What can an overworked employee do?

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What can an overworked employee do?

My friend is a caregiver for a disabled man. When he first started he signed a paper that he would not work more than 40 hours. This was signed for a program that the mom of the disabled man are going through. The mom finds people to hire and they go through the program to get hired. Finding other people to do this job has proven hard potential employees will not show up for training or they will not work the job for more than 1 or 2 shifts, so he is the only one doing the job. The hours are 9-11 hours a day. So working every shift every day, he is working way more than 40. They originally told him that he could not carry his hours over to the next week if he works more than 40 hours, however he puts 40 hours on every time sheet. He is sick of the job, but he wants to be paid the money that he has earned over the months of overtime he should be getting. If he just quits, he won’t get his

money. He isn’t sure of the actions he can take without losing his job and not being able to get the money he has earned.

Asked on August 8, 2016 under Employment Labor Law, New Mexico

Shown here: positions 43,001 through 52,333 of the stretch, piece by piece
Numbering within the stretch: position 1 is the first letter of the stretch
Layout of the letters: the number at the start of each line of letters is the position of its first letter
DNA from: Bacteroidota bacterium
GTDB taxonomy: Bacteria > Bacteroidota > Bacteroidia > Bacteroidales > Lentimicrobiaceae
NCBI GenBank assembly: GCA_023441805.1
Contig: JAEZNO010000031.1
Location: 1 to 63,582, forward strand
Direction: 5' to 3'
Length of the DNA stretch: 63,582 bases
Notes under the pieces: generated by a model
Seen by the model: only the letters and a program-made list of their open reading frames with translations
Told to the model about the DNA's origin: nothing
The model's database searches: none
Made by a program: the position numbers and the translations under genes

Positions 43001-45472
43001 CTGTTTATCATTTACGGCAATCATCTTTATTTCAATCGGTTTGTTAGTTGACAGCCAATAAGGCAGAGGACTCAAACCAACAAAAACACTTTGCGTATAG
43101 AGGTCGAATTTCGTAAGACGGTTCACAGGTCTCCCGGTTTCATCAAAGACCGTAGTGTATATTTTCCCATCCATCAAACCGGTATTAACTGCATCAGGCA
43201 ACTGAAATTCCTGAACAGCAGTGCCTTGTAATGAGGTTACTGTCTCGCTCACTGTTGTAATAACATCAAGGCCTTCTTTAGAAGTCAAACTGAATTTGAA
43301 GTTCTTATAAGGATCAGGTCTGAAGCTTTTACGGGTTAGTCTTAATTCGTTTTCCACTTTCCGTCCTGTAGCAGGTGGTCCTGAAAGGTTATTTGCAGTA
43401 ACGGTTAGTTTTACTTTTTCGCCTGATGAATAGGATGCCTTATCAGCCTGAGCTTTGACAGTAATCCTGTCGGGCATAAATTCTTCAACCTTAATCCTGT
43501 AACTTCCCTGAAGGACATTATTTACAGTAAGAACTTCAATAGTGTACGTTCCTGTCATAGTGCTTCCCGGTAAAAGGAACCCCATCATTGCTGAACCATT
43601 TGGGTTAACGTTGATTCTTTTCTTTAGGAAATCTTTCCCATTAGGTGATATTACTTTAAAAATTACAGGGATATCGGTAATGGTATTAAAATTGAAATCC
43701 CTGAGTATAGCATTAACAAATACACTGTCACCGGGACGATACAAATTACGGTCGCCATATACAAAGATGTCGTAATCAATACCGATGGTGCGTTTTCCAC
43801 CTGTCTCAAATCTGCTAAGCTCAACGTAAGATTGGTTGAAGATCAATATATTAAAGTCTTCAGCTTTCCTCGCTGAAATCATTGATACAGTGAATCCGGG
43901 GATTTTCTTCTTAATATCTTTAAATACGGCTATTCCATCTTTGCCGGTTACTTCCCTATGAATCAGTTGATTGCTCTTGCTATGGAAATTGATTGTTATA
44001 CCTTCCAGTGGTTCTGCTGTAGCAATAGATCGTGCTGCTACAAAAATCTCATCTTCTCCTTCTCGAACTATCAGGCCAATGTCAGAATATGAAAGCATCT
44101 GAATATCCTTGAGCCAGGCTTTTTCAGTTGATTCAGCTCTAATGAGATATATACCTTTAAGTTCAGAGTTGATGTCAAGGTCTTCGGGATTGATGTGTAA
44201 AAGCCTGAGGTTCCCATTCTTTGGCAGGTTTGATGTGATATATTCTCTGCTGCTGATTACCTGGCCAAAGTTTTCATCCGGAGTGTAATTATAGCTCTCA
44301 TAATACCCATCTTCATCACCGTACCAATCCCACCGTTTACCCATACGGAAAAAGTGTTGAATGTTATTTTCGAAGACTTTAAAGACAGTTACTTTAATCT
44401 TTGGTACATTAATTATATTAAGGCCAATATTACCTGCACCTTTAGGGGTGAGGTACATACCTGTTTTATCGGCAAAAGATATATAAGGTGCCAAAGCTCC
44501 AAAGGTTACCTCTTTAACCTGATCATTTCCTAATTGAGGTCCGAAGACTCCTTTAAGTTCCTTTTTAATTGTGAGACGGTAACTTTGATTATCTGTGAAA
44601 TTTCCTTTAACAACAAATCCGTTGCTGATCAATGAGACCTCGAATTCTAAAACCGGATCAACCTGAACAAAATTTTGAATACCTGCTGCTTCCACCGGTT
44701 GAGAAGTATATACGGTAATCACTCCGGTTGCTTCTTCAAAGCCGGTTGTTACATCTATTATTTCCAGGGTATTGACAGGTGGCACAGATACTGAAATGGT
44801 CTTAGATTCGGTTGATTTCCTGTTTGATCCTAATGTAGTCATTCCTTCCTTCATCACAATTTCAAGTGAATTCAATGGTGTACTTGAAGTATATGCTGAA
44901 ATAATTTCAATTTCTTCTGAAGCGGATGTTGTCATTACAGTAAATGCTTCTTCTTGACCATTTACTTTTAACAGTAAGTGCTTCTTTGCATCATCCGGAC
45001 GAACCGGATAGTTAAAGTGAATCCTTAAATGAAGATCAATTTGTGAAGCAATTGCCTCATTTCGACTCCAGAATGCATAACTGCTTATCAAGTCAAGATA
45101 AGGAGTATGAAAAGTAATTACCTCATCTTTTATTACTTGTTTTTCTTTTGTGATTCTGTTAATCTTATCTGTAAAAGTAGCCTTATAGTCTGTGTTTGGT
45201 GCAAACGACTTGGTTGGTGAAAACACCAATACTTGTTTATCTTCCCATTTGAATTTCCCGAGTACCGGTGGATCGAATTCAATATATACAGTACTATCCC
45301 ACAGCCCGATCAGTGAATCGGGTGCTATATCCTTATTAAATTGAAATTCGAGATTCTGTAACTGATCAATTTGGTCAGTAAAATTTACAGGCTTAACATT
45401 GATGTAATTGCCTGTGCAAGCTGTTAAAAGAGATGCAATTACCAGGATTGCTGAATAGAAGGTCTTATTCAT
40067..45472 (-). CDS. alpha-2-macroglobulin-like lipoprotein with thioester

Answers:

SJZ, Member, New York Bar / FreeAdvice Contributing Attorney

Answered 4 years ago | Contributor

Legally, if he is not exempt from overtime--which he presumably is not; for example, ALL hourly staff are non-exempt--he *must* be paid overtime whenever he works 40 hours in a week. That is the law (e.g. the federal Fair Labor Standards Act, or FLSA). So if your friend works 9 - 11 hours for, say, 6 days a week, he on average is working 60 hours per week and must be paid overtime for 20 of them. He can bring a complaint to the state department of labor; he can potentially receive back base pay (e.g. if he was only paid for 40 hours) and overtime for the last two years. The employer may not retaliate againt (fire) him for bringing a wage complaint: that is itself illegal, and can lead to further liability on their part.


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